Alumni Spotlight: Kristie Dick
Kristie Dick received her bachelor’s degree from the Department of Biological Science with a minor from the Department of Chemistry and Biochemistry, both part of the College of Arts and Sciences, and graduated in July. Because of her many achievements as an undergrad, Dick has been awarded with an honors medallion for dual honors, and has been selected to participate in the Fulbright U.S. Student Program.
Tell me about yourself. What brought you to FSU, and what are your favorite experiences?
I’m from Jacksonville, Fla., and I’m a senior expecting to graduate this summer. I came to FSU because of the numerous opportunities that could help me achieve my career goals as a research scientist. Among my favorite experiences is the time I started Strategies for Ecology Education, Diversity, and Sustainability, or S.E.E.D.S., with a few fellow biology majors. S.E.E.D.S. is a smaller branch of the Ecological Society of America and focuses on encouraging and supporting underrepresented groups who wish to pursue a career in ecology and evolution. I have also enjoyed working as an associate editor for The Owl, FSU’s undergraduate research journal, where I had the chance to read work from art history to theoretical physics.
What inspired you to major in biology?
I originally started as a biology major on the pre-med track. During my sophomore year, however, I volunteered in associate professor Janie Wulff’s lab through the Undergraduate Research Opportunity Program, or UROP, and helped classify sea sponge species from the Gulf of Mexico. I enjoyed the research process so much that I decided to pursue biological research instead, with a minor in chemistry.
What aspect of your area of study do you find most fascinating?
My favorite part of biology is exploring how different environmental factors can influence life and how life evolves. I enjoy integrating information from different fields of study, like chemistry and geology, to explain the full picture of why an organism behaves as it does.
I am working under Peter Morton, visiting assistant researcher, at the MagLab. His project focuses on the effect of trace metals on two species of phytoplankton in the Southern Ocean (also known as the Antarctic Ocean) — diatoms and coccolithophores — and whether we can determine an optimal environment for each species. During the Spring 2020 semester we traveled to South Africa and spent 40 days at sea with 20 other scientists working on different parts of the NSF grant. We collected seawater as deep as 700 meters and ran incubation experiments to determine if additional nutrients would stimulate growth in the phytoplankton. When we are able to return to the MagLab, our next step will be to analyze extracted dissolved metals with the mass spectrometer. This will determine the concentration of each metal in the seawater collected.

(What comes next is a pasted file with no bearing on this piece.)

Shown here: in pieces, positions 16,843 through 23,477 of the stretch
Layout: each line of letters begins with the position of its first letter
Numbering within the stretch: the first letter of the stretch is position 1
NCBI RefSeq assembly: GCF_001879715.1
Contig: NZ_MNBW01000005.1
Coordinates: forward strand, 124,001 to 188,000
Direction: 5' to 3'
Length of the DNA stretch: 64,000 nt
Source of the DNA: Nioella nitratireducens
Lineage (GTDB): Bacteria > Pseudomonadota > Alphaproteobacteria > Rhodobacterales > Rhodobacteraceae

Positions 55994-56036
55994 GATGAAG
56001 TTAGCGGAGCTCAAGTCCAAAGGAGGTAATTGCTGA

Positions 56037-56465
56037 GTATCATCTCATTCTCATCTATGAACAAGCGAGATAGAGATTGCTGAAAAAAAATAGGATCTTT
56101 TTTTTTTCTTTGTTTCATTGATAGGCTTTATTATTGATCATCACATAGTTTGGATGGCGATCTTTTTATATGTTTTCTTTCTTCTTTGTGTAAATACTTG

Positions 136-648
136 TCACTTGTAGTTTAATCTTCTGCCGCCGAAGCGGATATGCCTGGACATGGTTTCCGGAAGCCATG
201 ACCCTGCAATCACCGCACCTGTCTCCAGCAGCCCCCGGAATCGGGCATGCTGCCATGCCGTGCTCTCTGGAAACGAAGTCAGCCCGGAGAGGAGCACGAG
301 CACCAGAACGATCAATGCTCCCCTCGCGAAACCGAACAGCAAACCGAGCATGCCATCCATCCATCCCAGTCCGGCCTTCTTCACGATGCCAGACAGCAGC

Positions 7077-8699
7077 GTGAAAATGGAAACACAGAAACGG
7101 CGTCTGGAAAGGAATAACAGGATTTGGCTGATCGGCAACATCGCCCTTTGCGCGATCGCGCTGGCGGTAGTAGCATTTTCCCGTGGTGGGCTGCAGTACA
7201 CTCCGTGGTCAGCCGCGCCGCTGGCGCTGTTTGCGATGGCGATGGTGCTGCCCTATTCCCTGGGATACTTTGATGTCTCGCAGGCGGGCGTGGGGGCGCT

I chose to participate in this research because of its interdisciplinary nature. Working with trace metals helped me develop laboratory skills that will be beneficial to the astrobiology work I want to do in the future.
Are there any faculty or staff who have helped or inspired you?
I took General Chemistry I with teaching professor Mark Kearley and one of his lessons on polymers caused me to realize how much I enjoyed science beyond the medical field. Assistant professor Sophie McCoy’s Experimental Biology class helped me become excited about turning research into a potential career. Now, they are both serving on the board for my honors thesis, “Biogeochemical Dynamics of Trace Nutrients in the Southern Ocean.”
I started working for Morton in the spring of 2019, and he’s been instrumental in shaping my career as a scientist. His constant support and desire to see me succeed helped me access so many amazing opportunities.
What will you be doing through the 2020-21 Fulbright U.S. Student Program?
I’ll be teaching English in Changhua County, Taiwan. Working as an assistant teacher will help me improve my communication skills and benefit my career as a scientist. Due to the international nature of the science field, there is a good chance that I will be collaborating with scientists from countries that primarily speak Chinese. Working in Taiwan will be the perfect opportunity to learn Mandarin Chinese. I am also passionate about female representation in Science, Technology, Engineering and Math, or STEM, fields. With Taiwan being one of the world’s tech centers, it makes it an ideal location to pursue that interest. Because of the COVID-19 pandemic, my program will start Jan. 1.
How are you maintaining your research and commitment to academic success during the COVID-19 pandemic?
Instead of going into the lab and running samples, we are focusing on data processing with old samples and photosynthetic pigment data to see if we can track new trends in diatom and coccolithophore distribution near Antarctica. This has been a great time for me to focus on learning Microsoft Excel and an oceanographic data processing and mapping program called Ocean Data View.
What do you like to do when you are not doing schoolwork or research?
I prefer being outside any time I can, so some of my favorite activities are rollerblading, kayaking, and tracking our solar system with my telescope.
After graduating, what are your plans?
After returning from Taiwan, I plan to apply to work as a marine technician on an ocean vessel to help conduct research. Then, I plan on getting my doctorate in astrobiology. Using this doctorate, I hope to research the potential for life on other planets and how it might relate to the origins of Earth.
What advice do you have for fellow students?
Explore all your interests in college. Some of my favorite experiences came about because I didn’t limit myself to a set plan and I took opportunities as they arose.